You can never have too many ducks…

Lots of exciting changes here on the farm this week! Gene finally got tired of listening to my incessant whining about how lonely the empty brooding box looked, how depressing it was to walk by when it’s dark and desolate, and so forth, and he finally agreed to let me get more chicks! He set the limit at eight, and I’m proud to say for the first time, in like, ever, I stuck to it! I got three different kinds of chicks; light brahmas, dark cornish, and partridge rock. Then the very next day, I found someone selling an incubator on craigslist for a great price, so now I can hatch our own, 24 at a time! I’m so excited… we’re going to be up to 500 chickens in no time.

 

But more chickens aren’t the only new additions. One of my followers (thank you Liz!) found someone who needed to rehome three ducks, and for some reason mine was the first name she thought of when she read the ad. Apparently this person had found a wild, orphaned duckling wandering around, and took her home. Not wanting her to be lonely, she got two Pekin ducklings to keep her company. Long story short, duck keeping isn’t for everybody (for a variety of mostly stank-related reasons), and now the trio is here!

 

The two pekins look exactly like Jack and Daniels, and the wild duckling is so cute and tiny. Gene brought them home early this morning, and when I filled their pool up for the first time, it was like Christmas and Fourth of July all rolled into one. They swam around happily in circles, then splashed almost all the water out. They’re going to fit in well.

 

Since the heat hasn’t broken yet, during the afternoons I refill everyone’s water, and give the hogs a bath. Thanks to Gene belting out, “working at the hogwash, yeah”, the first time we hosed off the pigs, that stupid song gets stuck in my head for hours every time I give them a shower. The chickens spend most of their day in the shade underneath the deck, and when they do venture outside (usually for treats), they hold their wings out from their bodies to get more air circulation under their feathers. They look pretty miserable in the 85+ degree weather, and look like they’re going to throw a punch at the next person who comments, “Hey, how about that heat?”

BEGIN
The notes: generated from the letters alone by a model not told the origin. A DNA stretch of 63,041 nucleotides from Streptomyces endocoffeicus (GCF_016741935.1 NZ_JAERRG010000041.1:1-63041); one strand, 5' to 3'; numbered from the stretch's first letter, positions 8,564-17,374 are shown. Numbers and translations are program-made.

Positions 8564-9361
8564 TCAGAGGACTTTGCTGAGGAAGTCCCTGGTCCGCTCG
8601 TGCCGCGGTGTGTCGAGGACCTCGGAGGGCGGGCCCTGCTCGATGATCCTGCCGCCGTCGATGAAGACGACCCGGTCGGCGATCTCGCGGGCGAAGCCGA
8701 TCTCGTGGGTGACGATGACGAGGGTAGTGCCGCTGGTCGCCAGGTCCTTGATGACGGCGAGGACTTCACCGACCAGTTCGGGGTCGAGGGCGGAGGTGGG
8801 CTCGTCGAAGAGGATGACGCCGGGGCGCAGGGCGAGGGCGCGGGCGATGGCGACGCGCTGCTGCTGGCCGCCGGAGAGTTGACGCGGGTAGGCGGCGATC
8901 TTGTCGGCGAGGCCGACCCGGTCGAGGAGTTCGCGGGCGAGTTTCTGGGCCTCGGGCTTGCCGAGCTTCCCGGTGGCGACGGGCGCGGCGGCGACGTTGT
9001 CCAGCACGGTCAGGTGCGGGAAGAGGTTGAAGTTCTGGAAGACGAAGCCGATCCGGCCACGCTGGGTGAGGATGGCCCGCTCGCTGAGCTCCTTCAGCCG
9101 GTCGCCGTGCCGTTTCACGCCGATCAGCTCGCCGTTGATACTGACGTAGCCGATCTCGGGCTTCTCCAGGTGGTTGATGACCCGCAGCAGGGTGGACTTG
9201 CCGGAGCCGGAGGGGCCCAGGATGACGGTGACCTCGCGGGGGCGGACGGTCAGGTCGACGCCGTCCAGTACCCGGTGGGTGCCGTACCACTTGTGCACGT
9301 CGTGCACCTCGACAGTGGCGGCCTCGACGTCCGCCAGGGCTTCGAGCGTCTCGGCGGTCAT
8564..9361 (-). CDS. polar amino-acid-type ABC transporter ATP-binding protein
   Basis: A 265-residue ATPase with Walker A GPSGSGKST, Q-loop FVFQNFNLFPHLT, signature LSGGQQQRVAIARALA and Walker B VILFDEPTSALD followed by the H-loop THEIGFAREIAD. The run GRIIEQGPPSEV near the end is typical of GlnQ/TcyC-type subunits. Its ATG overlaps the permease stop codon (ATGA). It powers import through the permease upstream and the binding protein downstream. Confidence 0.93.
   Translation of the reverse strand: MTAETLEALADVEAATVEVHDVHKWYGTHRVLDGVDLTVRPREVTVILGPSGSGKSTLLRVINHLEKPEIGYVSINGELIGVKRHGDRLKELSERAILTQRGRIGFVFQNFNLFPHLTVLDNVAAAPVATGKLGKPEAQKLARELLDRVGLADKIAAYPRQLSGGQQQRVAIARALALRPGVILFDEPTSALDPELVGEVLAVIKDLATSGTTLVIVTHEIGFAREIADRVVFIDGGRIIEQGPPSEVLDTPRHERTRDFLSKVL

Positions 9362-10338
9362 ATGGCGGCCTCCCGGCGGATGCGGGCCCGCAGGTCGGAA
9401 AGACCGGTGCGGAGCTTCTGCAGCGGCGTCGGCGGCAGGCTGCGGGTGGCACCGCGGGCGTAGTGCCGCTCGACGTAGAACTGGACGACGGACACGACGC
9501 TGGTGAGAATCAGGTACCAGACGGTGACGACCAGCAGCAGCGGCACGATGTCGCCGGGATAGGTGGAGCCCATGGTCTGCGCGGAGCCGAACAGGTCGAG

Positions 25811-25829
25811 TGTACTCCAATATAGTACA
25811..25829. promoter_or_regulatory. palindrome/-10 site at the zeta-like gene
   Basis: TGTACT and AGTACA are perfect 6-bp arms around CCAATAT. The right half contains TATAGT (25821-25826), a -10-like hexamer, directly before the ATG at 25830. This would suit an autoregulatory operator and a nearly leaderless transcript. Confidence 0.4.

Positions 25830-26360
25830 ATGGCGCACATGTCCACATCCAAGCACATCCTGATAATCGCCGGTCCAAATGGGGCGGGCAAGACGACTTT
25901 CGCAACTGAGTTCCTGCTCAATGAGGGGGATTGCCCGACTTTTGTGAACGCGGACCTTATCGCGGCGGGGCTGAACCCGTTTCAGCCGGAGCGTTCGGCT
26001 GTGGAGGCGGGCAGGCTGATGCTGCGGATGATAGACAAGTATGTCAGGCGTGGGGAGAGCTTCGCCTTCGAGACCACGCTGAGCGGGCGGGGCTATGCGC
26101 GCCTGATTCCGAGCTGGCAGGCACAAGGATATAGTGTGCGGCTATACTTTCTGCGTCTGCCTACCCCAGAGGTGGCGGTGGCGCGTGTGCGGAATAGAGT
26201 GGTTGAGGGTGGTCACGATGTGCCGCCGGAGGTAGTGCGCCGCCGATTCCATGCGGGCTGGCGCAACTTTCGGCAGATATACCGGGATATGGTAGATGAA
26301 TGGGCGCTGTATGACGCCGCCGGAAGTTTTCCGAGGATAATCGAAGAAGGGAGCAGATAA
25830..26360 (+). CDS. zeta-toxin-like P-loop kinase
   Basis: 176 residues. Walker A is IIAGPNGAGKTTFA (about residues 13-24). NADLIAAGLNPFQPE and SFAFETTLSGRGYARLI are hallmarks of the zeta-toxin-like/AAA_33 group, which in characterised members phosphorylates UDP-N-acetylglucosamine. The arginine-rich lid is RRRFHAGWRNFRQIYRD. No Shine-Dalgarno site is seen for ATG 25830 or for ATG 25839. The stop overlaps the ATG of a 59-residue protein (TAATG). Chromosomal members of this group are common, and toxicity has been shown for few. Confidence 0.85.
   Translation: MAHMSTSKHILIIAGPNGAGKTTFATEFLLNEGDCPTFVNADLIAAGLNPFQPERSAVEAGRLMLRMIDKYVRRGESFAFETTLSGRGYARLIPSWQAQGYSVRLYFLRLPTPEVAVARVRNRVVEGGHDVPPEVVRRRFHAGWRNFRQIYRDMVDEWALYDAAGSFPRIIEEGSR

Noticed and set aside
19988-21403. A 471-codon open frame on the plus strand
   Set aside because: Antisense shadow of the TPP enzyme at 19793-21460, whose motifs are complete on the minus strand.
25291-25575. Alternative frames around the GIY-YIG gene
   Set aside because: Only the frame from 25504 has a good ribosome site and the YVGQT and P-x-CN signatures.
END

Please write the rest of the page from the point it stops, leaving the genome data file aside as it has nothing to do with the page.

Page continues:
Harvey, on the other hand, seems to enjoy it. He loves being let out every morning, and spends most of his time underneath the deck by the steps. He’s also laid claim to a hiding spot behind two pieces of wood leaning against the wood pile, which causes the chickens lots of consternation. They are used to him ambling around now, but when he hides there, I think they forget that they know him, and treat him like some furry monster lurking in its lair.

 

Still no baby goats yet, but Ariel is looking bigger every day. Mama goats will start to have a secretion from their nether regions 24-48 hours before giving birth, so I’ve spent way too much time staring at goat hoo-hoos in the last week. I guess I just want advance notice so I can prepare to panic.

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